They get that one out of the way early, with Eddie Robson’s “Sphere of Influence.” No sooner has Susan joined the war effort than the Daleks capture her TARDIS. To rescue it, she’ll need to negotiate a Gallifreyan alliance with the Sensorites. And who better to help her with that than her old teacher, Ian Chesterton? Well, probably a lot of people, but I’m not going to begrudge Big Finish this bit of nostalgia casting. The story itself isn’t terribly complicated– something is sabotaging the negotiations from both sides, Susan must find out who, etc– but I do appreciate the way it follows up on one of Susan’s TV stories and makes use of her psychic abilities. I wish the sound design had done more to evoke the psychic landscape in which Susan and Ian spend much of the story; a slight echo effect every now and again doesn’t really do the job.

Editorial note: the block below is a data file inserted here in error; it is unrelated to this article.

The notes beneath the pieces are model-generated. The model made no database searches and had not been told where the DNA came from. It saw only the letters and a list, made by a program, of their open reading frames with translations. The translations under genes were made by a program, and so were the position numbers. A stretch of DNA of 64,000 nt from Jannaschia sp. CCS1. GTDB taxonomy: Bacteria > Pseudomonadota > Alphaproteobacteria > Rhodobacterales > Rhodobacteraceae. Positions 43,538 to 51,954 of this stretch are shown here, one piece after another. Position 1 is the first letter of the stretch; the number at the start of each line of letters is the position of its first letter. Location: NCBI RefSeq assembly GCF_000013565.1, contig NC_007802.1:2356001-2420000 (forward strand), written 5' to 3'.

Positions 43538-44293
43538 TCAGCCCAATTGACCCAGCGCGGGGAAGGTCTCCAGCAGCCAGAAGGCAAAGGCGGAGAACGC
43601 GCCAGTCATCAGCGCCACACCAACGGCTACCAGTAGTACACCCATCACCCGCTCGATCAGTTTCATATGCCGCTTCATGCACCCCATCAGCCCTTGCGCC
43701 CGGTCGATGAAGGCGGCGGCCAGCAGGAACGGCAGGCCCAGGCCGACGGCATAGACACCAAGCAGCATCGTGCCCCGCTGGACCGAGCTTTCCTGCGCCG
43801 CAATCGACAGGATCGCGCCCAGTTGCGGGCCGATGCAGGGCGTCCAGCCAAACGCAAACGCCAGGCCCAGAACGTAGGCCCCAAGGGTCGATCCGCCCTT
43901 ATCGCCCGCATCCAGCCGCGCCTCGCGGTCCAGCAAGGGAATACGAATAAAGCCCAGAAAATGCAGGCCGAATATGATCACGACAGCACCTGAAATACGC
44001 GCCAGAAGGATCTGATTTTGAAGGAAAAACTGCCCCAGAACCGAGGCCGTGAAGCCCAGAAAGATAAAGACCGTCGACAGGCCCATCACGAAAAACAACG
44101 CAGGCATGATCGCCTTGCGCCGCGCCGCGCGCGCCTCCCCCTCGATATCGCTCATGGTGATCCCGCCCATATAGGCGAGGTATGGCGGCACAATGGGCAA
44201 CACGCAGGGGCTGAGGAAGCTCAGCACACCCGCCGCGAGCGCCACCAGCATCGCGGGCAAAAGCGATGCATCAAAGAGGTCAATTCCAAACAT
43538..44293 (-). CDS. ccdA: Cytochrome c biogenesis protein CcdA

The middle two stories, “The Uncertain Shore” by Simon Guerrier and “Assets of War” by Lou Morgan, are perfectly fine, but neither one particularly needs Susan to be in it, and neither one comes anywhere near making interesting use of the Time War. In the former, Susan is hunting down a Dalek spy on the planet Florana; in the latter, a weapons test Susan is invited to observe goes horribly and predictably wrong. Simon Guerrier is one of Big Finish’s better writers, and he’s done great things with Hartnell-era characters, but I think he falls short of the mark here; there’s potential for an atmospheric story about a population living in the eye of the storm of war, but neither the characters nor the setting do it justice. “Assets of War” is one of those dutiful morality-of-war, the-Time-Lords-aren’t-great-either stories the Time War ranges feel obliged to do every now and again. It would be better if they delved more consistently and substantially into moral questions rather than offering the same superficial take every other box set or so, but a solid script and strong performances from Carole Ann Ford and guest actor Roly Botha make this one of the better versions of the concept.